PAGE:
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Coming home from Vietnam back in 1970, the first 747 was sitting on the ground in Hawaii. After we landed, the pilot was on the intercom yelling and all excited. He taxied over to where it was parked and told us "That is the future."
 
Posts: 4048 | Registered: March 04, 2001Reply With QuoteReport This Post
Ball Haulin'
Picture of entropy
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quote:
Originally posted by maxwayne:
Coming home from Vietnam back in 1970, the first 747 was sitting on the ground in Hawaii. After we landed, the pilot was on the intercom yelling and all excited. He taxied over to where it was parked and told us "That is the future."


In 1970...it was.

Just like the TWA Captain I knew who was one of the first 767 guys to be certified for SIXTY MINUTE ETOPS.

Wright Brothers stit right there I tell ya!
 
Posts: 9899 | Location: At the end of the gravel road. | Registered: November 02, 2006Reply With QuoteReport This Post
Leatherneck
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I always wanted to fly in one. I spent 13 years traveling and accumulated over a million air miles, a good amount of which were overseas, and still never took a trip in a 747.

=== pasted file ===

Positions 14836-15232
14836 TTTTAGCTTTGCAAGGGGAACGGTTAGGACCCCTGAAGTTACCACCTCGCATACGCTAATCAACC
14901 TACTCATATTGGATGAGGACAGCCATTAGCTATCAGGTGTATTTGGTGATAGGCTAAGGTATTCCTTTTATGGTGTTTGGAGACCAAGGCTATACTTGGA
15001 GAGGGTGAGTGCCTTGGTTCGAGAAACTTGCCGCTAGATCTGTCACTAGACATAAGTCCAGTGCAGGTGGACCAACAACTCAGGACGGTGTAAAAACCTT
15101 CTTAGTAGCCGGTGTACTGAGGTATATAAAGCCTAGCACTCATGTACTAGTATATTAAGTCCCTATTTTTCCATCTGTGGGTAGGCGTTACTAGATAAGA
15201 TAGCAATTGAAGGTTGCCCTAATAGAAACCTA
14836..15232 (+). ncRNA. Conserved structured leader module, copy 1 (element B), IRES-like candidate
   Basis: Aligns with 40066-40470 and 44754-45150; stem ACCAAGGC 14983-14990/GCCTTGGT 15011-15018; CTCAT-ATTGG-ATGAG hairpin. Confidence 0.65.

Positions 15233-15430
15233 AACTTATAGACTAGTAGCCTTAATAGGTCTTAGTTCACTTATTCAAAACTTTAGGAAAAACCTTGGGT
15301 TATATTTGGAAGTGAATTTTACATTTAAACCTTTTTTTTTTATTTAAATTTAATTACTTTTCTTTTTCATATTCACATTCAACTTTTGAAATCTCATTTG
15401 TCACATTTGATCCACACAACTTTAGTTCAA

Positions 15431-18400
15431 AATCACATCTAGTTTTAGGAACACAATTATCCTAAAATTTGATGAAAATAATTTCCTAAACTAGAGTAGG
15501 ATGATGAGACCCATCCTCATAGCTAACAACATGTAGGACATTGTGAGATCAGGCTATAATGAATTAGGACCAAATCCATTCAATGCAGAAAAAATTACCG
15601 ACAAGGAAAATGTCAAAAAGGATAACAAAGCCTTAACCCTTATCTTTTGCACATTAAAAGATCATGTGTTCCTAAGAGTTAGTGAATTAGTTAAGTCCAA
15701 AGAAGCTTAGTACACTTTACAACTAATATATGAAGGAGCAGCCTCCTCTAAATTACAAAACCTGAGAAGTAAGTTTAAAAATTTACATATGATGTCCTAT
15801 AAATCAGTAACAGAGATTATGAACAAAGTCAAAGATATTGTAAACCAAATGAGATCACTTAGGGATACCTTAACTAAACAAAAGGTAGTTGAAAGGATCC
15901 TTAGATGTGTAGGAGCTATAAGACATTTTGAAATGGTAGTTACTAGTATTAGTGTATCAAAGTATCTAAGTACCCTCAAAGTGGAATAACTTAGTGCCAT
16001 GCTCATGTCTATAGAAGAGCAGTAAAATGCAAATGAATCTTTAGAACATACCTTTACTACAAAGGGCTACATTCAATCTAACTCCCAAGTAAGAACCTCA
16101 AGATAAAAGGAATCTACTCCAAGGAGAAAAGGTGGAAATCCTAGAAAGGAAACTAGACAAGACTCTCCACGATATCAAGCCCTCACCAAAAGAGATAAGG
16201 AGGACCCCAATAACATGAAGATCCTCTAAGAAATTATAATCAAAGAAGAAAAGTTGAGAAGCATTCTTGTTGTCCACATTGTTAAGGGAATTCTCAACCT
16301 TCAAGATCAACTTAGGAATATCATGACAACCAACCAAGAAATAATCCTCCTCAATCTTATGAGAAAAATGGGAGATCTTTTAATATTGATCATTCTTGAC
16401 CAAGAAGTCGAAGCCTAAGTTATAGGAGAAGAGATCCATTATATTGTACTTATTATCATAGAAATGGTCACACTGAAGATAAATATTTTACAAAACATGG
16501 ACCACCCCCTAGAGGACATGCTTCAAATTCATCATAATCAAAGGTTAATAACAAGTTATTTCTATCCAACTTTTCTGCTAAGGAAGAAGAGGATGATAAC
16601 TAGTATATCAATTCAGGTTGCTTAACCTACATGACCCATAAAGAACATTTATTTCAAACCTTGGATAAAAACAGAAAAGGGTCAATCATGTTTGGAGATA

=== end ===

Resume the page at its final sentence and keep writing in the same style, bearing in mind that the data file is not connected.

I don't think Delta had a bunch. I remember looking one time in the in-flight magazine and they didn't have any 747 variants listed at all. I know they got some when they acquired Northwest but I have no idea how many or where they flew to. I do not recall ever seeing a Delta 747 at ATL.




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Posts: 11785 | Location: Georgia | Registered: May 07, 2008Reply With QuoteReport This Post
Too clever by half
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Only flew on a 747 once that I recall, and it was memorable.




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Posts: 9310 | Location: Richmond, VA | Registered: December 11, 2007Reply With QuoteReport This Post
Ball Haulin'
Picture of entropy
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quote:
Originally posted by Pale Horse:
I always wanted to fly in one. I spent 13 years traveling and accumulated over a million air miles, a good amount of which were overseas, and still never took a trip in a 747.

I don't think Delta had a bunch. I remember looking one time in the in-flight magazine and they didn't have any 747 variants listed at all. I know they got some when they acquired Northwest but I have no idea how many or where they flew to. I do not recall ever seeing a Delta 747 at ATL.


DL also had them back in the beginning. Also from the Pan Am aquisition too IIRC. The quickly rolled them into the L-1011 fleet.
 
Posts: 9899 | Location: At the end of the gravel road. | Registered: November 02, 2006Reply With QuoteReport This Post